Appellant relies principally on North Carolina v. Pearce, 395 U.S. 711, 89 S. Ct. 2072, 23 L. Ed. 2d 656 (1969).

In the recent case of Chaffin v. Stynchcombe, 412 U.S. 17, 93 S. Ct. 1977, 36 L. Ed. 2d 714 (1973), a habeas corpus proceeding, the petitioner, on a first trial, had been convicted of robbery in a Georgia state court in a jury trial and received punishment of fifteen years. On retrial ordered by a federal district court on habeas corpus he was again convicted, with a jury assessing punishment at life. In affirming the judgment of the 5th Circuit, 455 F.2d 640, the Supreme Court, after a thorough discussion of North Carolina v. Pearce, supra,[1] and other Supreme Court *923 decisions on the subject, concluded its opinion as follows:

"Guided by the precedents of this Court, these are the conclusions we reach. The rendition of a higher sentence by a jury upon retrial does not violate the Double Jeopardy Clause. Nor does such a sentence offend the Due Process Clause so long as the jury is not informed of the prior sentence and the second sentence is not otherwise shown to be a product of vindictiveness. The choice occasioned by the possibility of a harsher sentence, even in the case in which the choice may in fact be `difficult,' does not place an impermissible burden on the right of a criminal defendant to appeal or attack collaterally his conviction."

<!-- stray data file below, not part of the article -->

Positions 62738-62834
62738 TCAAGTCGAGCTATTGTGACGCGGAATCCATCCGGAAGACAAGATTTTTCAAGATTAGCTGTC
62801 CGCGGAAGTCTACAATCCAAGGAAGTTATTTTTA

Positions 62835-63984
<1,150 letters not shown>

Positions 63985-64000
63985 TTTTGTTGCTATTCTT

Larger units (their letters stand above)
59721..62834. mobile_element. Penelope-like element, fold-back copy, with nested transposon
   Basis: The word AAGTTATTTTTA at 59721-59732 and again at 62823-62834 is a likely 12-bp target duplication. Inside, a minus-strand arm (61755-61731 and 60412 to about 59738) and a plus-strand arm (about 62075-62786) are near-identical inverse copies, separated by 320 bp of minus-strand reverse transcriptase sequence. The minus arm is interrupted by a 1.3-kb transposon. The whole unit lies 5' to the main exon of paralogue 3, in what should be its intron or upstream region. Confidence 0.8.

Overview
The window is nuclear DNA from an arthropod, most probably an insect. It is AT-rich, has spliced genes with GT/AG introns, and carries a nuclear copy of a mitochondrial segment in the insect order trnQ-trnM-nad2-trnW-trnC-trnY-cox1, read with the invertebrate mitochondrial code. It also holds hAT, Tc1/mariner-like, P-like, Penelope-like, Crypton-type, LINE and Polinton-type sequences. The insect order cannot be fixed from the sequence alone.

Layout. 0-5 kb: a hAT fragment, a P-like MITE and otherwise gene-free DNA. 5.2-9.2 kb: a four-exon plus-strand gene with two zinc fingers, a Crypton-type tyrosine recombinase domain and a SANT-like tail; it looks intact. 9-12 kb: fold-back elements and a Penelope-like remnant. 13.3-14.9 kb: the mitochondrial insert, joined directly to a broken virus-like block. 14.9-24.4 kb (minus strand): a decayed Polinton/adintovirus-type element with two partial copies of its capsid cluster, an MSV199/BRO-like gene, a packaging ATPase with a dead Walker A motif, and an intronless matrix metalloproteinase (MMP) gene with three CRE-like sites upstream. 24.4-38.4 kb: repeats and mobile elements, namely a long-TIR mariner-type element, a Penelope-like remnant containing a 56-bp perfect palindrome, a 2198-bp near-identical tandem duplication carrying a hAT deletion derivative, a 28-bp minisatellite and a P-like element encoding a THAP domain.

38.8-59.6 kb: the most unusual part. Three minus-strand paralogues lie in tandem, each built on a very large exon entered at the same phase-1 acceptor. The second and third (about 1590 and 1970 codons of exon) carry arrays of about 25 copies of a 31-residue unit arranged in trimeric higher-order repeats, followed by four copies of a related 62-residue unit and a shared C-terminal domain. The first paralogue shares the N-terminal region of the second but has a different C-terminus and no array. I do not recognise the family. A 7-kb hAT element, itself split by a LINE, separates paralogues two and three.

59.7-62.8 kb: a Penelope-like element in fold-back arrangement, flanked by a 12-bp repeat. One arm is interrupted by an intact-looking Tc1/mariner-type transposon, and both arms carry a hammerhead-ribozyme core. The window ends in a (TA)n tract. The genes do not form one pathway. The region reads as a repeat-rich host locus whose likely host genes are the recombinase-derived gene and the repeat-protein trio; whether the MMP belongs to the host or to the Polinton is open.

See, also, Fuery v. State, Tex.Cr.App., 464 S.W.2d 666; Casias v. State, Tex.Cr. App., 452 S.W.2d 483; Branch v. State, Tex.Cr.App., 445 S.W.2d 756; cf. Miller v. State, Tex.Cr.App., 472 S.W.2d 269, where the higher punishment on retrial was assessed by the court who failed to explain his reasons for so doing.

The evidence on the two trials of appellant Fairris was very similar, with the addition that he testified on the instant trial, and the State proved that he escaped from jail while the first conviction was on appeal. There was no showing of vindictiveness on the part of the judge or jury, and the record does not reflect that the jury which assessed the punishment in the instant case was informed of his prior sentence.

We find no violations of appellant's Fifth and Eighth Amendment constitutional rights, and overrule his third ground of error.